Toyota has issued a safety recall on 258 model year 2023 bZ4X vehicles and 403 Subaru Solterras in the U.S. because wheel hub bolts “can loosen to the point where the wheel can detach from the vehicle,” even after low-mileage use.
“The cause of the issue and the driving patterns under which this issue could occur are still under investigation,” Toyota said in a news release.”No one should drive these vehicles until the remedy is performed.”
Repair of the issue is not available yet and until one is Toyota is offering free loaner vehicles to owners through its authorized dealers.
After receiving two reports of the left front wheel coming off and one report of loosened hub bolts, Toyota reviewed its assembly plant production processes and didn’t find any abnormalities so a driving test was conducted using mass production wheels and hub bolts that were tightened to specification, according to Toyota’s defect information report filed with The National Highway Traffic Safety Administration (NHTSA).
“The testing showed that the hub bolts loosened under certain severe driving patterns,” the report states.
Kelley Blue Book reports that the bZ4X and Solterra share almost all of their parts and are built in the same Toyota-owned factory. Toyota told Reuters last week that “not every car of this model was subject to the recall but declined to say how many it had built overall.”
The bZ4X is the first Toyota vehicle that was launched under the global bZ, or “Beyond Zero,” BEV series. The OEM plans to sell around 70 electrified models worldwide by 2025 including 15 dedicated BEVs with seven of them carrying the bZ brand moniker, according to an April Toyota news release.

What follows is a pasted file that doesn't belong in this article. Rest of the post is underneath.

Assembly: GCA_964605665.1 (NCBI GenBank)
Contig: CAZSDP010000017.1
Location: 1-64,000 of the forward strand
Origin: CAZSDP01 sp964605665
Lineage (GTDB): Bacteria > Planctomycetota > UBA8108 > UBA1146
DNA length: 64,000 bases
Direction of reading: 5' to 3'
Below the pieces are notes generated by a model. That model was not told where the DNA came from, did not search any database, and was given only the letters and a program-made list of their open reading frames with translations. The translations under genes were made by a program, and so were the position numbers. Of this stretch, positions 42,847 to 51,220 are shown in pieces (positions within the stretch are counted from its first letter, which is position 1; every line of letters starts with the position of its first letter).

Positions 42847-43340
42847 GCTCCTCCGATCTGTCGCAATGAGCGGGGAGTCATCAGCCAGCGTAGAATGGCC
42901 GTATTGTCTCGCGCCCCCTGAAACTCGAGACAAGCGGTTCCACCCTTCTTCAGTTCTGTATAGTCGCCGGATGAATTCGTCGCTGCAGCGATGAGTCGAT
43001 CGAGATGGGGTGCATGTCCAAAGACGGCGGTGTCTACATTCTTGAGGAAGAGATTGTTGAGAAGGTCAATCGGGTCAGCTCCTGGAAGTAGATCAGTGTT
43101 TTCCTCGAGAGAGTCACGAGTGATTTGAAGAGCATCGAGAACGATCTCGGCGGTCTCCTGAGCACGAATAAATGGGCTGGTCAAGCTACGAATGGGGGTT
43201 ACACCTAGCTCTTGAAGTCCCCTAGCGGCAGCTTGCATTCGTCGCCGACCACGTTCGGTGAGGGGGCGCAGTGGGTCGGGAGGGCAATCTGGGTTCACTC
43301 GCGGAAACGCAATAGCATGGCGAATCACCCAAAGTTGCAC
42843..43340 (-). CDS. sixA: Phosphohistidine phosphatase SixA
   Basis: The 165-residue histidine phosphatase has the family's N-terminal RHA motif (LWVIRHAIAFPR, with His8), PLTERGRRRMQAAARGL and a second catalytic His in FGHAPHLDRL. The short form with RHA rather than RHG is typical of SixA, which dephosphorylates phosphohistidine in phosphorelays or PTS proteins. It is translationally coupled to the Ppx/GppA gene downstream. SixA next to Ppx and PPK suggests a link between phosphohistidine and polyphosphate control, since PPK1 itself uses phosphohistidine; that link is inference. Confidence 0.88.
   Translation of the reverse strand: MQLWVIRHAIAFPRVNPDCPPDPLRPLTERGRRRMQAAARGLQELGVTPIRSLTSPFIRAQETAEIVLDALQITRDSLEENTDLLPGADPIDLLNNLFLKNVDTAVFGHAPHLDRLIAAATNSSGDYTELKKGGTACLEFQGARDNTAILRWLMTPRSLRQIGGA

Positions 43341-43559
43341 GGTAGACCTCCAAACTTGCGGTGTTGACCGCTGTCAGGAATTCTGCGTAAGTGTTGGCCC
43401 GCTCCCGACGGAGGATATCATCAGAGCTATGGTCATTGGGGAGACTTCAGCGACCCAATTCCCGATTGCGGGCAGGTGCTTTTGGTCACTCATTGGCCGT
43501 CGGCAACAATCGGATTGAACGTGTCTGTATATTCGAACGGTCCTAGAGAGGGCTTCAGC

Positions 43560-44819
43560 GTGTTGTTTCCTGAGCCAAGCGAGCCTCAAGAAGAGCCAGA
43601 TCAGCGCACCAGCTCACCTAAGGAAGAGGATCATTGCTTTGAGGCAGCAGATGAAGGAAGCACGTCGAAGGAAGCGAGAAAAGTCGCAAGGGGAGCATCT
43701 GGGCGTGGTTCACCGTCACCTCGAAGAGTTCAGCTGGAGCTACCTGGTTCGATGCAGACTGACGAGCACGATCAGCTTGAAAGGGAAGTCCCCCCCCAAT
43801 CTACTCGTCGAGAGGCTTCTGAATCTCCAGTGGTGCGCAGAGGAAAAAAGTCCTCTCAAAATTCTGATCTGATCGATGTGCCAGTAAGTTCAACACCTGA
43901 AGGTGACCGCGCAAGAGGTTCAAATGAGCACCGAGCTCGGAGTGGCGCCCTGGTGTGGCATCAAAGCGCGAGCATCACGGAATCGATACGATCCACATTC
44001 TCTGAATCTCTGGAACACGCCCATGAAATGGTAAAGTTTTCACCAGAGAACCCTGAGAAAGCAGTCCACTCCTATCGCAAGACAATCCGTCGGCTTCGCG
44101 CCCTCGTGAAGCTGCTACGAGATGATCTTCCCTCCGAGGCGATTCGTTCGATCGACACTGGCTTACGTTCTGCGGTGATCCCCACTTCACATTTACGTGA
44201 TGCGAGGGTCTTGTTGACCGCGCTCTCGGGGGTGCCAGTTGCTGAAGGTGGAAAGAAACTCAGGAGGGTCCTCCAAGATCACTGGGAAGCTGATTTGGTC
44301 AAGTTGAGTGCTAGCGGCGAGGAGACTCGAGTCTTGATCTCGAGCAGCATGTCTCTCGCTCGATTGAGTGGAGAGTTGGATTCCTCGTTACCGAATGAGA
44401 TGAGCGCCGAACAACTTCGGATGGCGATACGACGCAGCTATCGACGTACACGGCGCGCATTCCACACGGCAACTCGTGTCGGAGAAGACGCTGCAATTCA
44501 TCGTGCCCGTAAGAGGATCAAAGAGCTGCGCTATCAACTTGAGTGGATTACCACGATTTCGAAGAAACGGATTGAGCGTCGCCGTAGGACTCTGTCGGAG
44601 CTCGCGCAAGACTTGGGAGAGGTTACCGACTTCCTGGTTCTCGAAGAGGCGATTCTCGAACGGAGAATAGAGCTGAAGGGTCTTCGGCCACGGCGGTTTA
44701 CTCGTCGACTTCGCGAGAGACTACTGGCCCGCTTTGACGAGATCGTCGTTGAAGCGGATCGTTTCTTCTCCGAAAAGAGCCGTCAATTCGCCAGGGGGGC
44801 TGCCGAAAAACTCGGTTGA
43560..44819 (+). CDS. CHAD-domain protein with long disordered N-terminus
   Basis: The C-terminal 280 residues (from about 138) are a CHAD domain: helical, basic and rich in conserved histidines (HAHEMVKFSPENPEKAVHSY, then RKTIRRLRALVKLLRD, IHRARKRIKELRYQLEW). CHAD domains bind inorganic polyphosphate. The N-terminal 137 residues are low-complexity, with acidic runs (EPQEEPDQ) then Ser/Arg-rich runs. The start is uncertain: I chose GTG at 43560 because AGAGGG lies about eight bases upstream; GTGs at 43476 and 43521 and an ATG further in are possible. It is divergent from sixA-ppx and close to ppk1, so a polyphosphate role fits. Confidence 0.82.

Toyota’s TIS document on the bZ4X tire and wheel installation, last updated June 16, says if incompatible axle hub bolts are used, the spherical axle hub bolt seat of the wheel assembly may be damaged resulting in loosening or loss of one or more bolts even when tightened to the specified torque. It also states that if foreign matter or rust is present, the bolts could loosen and/or come off.
It’s safe to presume that if the TIS document isn’t followed the liability for such an incident could shift, which is something repair facilities need to be cognizant of.
The recalls bring attention to the importance of proper torquing to OEM specifications. In an episode of Nylund’s Collision Center’s “The Airing of GRIEVEances” vodcast with owner Rob Grieve, Grieve talks about and demonstrated the importance of using a torque wrench to ensure bolts are torqued to OEM specifications. The torque wrench is set by the repairer to the exact foot-pounds the lugnuts should be torqued at, which varies by vehicle.
“It’s not our guess and it’s not our right to guess,” Grieve said. “And you should accept somebody’s opinion on torquing bolts. Torquing bolts, you may not think it’s a big deal if a fender bolt is exactly perfect but you want your wheel lugnuts, I’m pretty sure, to be exactly perfect and the structural piece that protects you in a crash that’s called a rebar that’s behind the bumper – there’s torque specs on those bolts. You don’t want them too loose or too tight. Too tight, it could actually snap the bolt, and if it’s too loose, naturally, it could come loose. …If they’re torqued the way they should be, it’s going to operate as designed.”
Proper torquing is also critical for suspension, hood bolts, door hinges, and more, he added.
Featured image: 2023 Toyota bZ4X Limited (Provided by Toyota)